‘No magic bullet’ for gambling advertising regulation, experts say

With the government’s gambling whitepaper expected imminently, could a ban on gambling ads lead betting brands to ramp up marketing in other areas?

“There is no magic bullet,” when it comes to addressing gambling advertising concerns, according to Andrew Taylor, executive policy officer at the Committees of Advertising Practice (CAP).

Speaking this week at a Westminster media forum event addressing the next steps for gambling reform and regulation in the UK, Taylor explained how there isn’t a simple answer to the thorny issue of gambling advertising and marketing, ahead of the Department for Culture, Media and Sport’s gambling whitepaper, which is expected imminently.

“A ban on advertising would displace a load of revenue to go into other marketing activities, and ultimately advertising is only one part of operator behaviour,” Taylor said.

Premier League clubs ditch front-of-shirt gambling sponsorsIf betting brands were no longer able to advertise how they currently do, he suggested this would simply “free up marketing budgets” to be invested in other activities such as promotions and offers.

Taylor was responding to a question from Dan Waugh, partner at gambling research firm Regulus Partners, who asked whether there is an opportunity for advertisers to use their advertising to have a positive affect on consumer behaviour. “Or do they always have to ban things?” he asked.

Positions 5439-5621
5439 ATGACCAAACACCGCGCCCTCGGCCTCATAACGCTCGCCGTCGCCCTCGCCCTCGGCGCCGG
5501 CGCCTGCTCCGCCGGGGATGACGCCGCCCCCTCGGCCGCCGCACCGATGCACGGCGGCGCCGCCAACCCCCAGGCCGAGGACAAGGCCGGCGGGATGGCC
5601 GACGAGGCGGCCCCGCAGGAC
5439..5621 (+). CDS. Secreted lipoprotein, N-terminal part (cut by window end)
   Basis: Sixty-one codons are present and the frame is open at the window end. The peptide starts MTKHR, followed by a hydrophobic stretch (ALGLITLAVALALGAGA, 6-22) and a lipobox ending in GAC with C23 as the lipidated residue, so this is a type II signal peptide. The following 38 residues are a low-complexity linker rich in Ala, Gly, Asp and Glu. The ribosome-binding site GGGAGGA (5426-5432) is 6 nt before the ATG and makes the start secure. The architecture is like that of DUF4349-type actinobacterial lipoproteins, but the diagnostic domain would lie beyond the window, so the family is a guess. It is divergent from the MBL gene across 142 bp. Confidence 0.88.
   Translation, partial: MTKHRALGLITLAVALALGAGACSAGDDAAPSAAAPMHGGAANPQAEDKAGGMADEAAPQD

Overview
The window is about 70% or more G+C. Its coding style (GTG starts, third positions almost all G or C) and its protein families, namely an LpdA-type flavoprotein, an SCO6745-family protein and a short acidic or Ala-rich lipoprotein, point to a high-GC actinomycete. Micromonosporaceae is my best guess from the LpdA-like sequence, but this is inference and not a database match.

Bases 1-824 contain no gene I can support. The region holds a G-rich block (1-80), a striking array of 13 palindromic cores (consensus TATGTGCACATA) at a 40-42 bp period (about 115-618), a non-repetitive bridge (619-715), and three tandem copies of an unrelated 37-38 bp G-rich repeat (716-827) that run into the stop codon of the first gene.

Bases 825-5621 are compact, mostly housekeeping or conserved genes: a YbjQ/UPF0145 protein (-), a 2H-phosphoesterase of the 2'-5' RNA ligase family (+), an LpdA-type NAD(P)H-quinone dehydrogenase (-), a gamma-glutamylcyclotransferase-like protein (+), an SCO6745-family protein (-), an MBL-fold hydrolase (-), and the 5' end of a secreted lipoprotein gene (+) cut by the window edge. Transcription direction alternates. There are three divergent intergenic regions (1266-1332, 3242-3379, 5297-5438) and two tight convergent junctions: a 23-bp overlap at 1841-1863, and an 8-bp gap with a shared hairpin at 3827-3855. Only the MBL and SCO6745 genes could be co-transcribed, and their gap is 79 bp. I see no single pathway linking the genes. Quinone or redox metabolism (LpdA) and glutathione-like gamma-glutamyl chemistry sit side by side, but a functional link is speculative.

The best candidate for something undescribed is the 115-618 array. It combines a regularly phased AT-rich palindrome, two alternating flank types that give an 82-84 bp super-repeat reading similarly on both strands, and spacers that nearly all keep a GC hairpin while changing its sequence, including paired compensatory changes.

“There is no one solution. There are lots of different solutions,” said Taylor, who explained how CAP’s advertising codes follow Gambling Commission guidelines and the Gambling Act 2005.

“We don’t encourage things which are seen to be beneficial in the positive sense, we’re simply there to stop bad ads, to stop irresponsible ads,” he said. “But at the same time, there is scope, as with any sector, for responsibility initiatives.”

Gambling brands banned from using sports stars in adsTaylor explained CAP doesn’t exist to “mandate certain warnings or try and modify behaviour through certain messaging”, but he added there’s scope for it, given the “complicated impact” of marketing and advertising across different groups and different individuals. “That means you need a textured and responsive approach,” he added.

The Gambling Commission’s director of policy, Ian Angus, believes “better data, better research and better evidence will lead to better regulation and better outcomes for consumers, industry and everyone else involved in gambling”.

When asked whether gambling should be regulated in a similar way to other harmful activities such as smoking, Angus said, “we do not consider gambling to be aligned with tobacco”.

Earlier this month, Premier League football clubs agreed to ban gambling brands from the front of matchday shirts, following consultations with the government.

Clubs will still be allowed to have gambling sponsors on their shirt sleeves, and the new rules will not affect pitch-side advertising.